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Rabbits/Hemosiderosis, rabbit of 8


Dear Dr. Krempels,

I am a vet from Spain really worried about her rabbit of 8, she is apparently fine but, during a routine checkout, we found hepatic hyperechogenicity.  We performed a fine needle aspiration and sent samples to cytology, result was hemosiderosis.

My rabbit behaves normally, active, hungry (she loves food) and without any sign of pain or discomfort but symptoms could be a matter of time. Problem is we dont know how to proceed.
Could you give us some advice?

_We have not found normal parameters of serum transferrin saturation in rabbits or serum ferritin levels

_We do not know what kind of therapy we should follow in case of confirmation as phlebotomy in rabbits is new for us and chelating agents seems not recommended unless phlebotomy was contraindicated (human approach). Do you know if there is any protocol for this procedure in rabbits?

Her haematology results were:

RBC 5.26M/L; HTC 34.2%; HGB 11.3g/dL; MCV 65.0fL; MCH 21.5pg; MCHC 33.0g/dL; RDW 13.9%; RETIC 1.3%; WBC 3.69K/L; Hetero 29.5%; Lym 48.0%; Mono 11.9%; Eos 1.9%; Baso 8.7%; PLT 427K/L; MPV 7.4fL; PDW 8.7fL; PCT 0.31%

Na 140mmol/L; K 4.5mmol/L; Cl 103mmol/L

GLU 118mg/dL; BUN 14mg/dL; CREA 0.4mg/dL; BUN/CREA 35; Phos 5.8mg/dL; TP 6.7g/dL; ALB 4.2 g/dL; GLOB 2.5g/dL; ALB/GLOB 1.7; ALT 71U/L; AST 14U/L; ALKP 38U/L; TBIL <0.1mg/dL; CHOL 7mg/dL

Please, I appreciate any advice you could gave me to control the disease of my rabbit. I know she is an elder bunny but Id do anything in my hand to extend her life and of course, improve her quality of life.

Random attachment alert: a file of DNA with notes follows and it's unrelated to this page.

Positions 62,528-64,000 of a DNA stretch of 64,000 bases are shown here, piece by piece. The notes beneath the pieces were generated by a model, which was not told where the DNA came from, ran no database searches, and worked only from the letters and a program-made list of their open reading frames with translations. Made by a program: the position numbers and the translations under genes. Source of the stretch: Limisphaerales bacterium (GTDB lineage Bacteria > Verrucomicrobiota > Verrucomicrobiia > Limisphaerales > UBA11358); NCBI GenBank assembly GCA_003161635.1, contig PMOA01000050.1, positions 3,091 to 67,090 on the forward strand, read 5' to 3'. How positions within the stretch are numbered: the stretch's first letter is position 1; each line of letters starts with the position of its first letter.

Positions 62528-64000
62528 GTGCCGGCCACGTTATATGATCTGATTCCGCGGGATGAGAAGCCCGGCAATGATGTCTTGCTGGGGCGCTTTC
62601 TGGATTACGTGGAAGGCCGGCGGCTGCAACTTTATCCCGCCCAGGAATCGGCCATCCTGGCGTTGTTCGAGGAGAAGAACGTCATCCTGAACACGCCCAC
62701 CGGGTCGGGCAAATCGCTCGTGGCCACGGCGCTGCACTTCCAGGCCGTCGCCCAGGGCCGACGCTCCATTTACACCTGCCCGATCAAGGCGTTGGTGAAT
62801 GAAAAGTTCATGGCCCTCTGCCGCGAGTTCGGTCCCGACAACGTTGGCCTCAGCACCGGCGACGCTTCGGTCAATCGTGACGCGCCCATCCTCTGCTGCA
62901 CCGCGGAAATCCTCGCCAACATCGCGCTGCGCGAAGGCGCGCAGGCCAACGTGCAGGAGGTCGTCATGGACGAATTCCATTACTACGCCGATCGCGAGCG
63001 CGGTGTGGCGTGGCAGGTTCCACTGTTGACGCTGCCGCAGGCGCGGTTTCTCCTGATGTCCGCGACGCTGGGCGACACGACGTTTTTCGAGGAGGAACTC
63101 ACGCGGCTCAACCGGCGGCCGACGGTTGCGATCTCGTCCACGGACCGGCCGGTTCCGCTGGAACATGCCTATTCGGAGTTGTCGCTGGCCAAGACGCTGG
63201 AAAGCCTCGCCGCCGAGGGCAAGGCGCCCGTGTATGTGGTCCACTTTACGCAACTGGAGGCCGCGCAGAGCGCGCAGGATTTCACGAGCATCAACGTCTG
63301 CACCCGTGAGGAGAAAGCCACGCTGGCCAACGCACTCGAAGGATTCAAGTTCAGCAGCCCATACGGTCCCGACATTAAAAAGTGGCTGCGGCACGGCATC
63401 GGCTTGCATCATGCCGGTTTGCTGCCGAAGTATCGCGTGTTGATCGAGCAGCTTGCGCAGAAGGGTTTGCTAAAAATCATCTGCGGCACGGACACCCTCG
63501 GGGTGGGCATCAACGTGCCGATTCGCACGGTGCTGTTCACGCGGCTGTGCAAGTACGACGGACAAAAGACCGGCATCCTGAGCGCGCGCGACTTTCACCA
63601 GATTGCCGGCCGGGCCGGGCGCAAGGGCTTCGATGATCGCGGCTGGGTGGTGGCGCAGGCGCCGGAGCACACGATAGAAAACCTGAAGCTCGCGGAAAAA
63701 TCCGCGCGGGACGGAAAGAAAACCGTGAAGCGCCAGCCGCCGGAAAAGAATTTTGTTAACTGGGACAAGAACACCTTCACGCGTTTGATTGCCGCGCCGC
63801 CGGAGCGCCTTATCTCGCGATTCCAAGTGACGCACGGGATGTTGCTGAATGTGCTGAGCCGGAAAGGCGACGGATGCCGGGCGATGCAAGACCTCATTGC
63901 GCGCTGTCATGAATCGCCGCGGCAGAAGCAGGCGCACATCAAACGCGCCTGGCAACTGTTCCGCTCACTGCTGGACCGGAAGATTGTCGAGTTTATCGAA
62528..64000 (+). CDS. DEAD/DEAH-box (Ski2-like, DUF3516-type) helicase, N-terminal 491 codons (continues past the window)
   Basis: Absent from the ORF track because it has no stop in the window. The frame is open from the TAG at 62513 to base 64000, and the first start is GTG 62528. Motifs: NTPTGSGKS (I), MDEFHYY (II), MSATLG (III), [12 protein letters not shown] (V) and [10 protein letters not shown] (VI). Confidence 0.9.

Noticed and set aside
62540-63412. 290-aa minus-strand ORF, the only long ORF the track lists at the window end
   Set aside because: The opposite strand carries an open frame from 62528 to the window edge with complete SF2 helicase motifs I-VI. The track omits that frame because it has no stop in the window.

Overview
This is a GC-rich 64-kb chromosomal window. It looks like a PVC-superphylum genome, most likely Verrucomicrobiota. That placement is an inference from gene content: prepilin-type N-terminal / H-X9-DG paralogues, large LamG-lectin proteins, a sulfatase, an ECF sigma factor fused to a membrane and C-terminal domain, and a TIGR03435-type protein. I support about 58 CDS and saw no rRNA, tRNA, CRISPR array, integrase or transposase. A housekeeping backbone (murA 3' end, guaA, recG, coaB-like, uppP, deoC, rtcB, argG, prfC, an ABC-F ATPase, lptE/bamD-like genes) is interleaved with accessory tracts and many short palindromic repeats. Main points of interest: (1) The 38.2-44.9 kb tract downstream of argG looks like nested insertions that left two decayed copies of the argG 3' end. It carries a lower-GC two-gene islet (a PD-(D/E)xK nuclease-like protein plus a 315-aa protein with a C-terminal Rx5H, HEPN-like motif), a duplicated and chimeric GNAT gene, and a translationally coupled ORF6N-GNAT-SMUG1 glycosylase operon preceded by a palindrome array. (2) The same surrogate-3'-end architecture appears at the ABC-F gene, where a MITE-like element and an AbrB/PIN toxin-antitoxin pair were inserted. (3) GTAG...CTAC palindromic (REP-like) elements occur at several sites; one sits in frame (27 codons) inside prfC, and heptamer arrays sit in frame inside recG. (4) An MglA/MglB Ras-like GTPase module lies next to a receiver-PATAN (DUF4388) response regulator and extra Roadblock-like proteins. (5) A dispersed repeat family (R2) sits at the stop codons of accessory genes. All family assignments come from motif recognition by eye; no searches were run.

I am deeply thankful for your time and support.
Kind regards, Noelia.

Dear Noelia,

This is a very unusual diagnosis, and I have not heard of it before it a rabbit.  You have probably looked up the various causes, as I have, and not found anything that might be a common cause in a rabbit.

If this were a congenital problem, one might expect this to have shown up sooner.  I do wonder if the excessive deposition of hemosiderin in the liver might be indicative of a neoplasia causing bleeding there, but that's just a guess.  Chronic, toxic insult to the liver should not cause bleeding or deposition of iron-compounds, as far as I know.

I guess that if there are no other obvious pathologies, and she is acting normal, then one approach might be to simply support liver function with B-vitamins, and maybe even try an herbal supplement (supposedly) associated with liver support, such as milk thistle extract.  It won't hurt to try.

If there is a neoplasia, there is little one could do, since chemotherapies are not calibrated well for rabbits at this point.

I am sorry I can't offer more information.  The only other hopeful thing I wonder is:  could this be an artifact of collection?  Do you have another bunny you could do a routine exam on, to see if this might be something unusual about rabbits, in general?

I hope all turns out well.



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Dana Krempels, Ph.D.


I've lived with companion rabbits for more than 35 years, and consider them members of my family. I can answer any questions about the biology and health of rabbits, from the commonplace to the unusual. But please note:

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For all the best, most accurate rabbit health, care and behavior information, visit The House Rabbit Society.


I have been rescuing and rehabilitating domestic and wild rabbits for about 30 years. I have written articles for many rabbit rescue publications, as well as for the veterinary journal, Exotic DVM. I own EtherBun, the internet's largest listserve dedicated to health, care, and behavior of domestic rabbits.

Houserabbit Adoption, Rescue, and Education, Inc. (H.A.R.E., Inc.) president National House Rabbit Society (Board member)

Exotic DVM
Warren Peace (Journal of the House Rabbit Society of Miami)
Various newsletters of the House Rabbit Society, nationwide

Ph.D - Biology
B.S. - Biology
B.A. - English

Awards and Honors
Lightspan Academic Excellence Award for web site on rabbit health and biology

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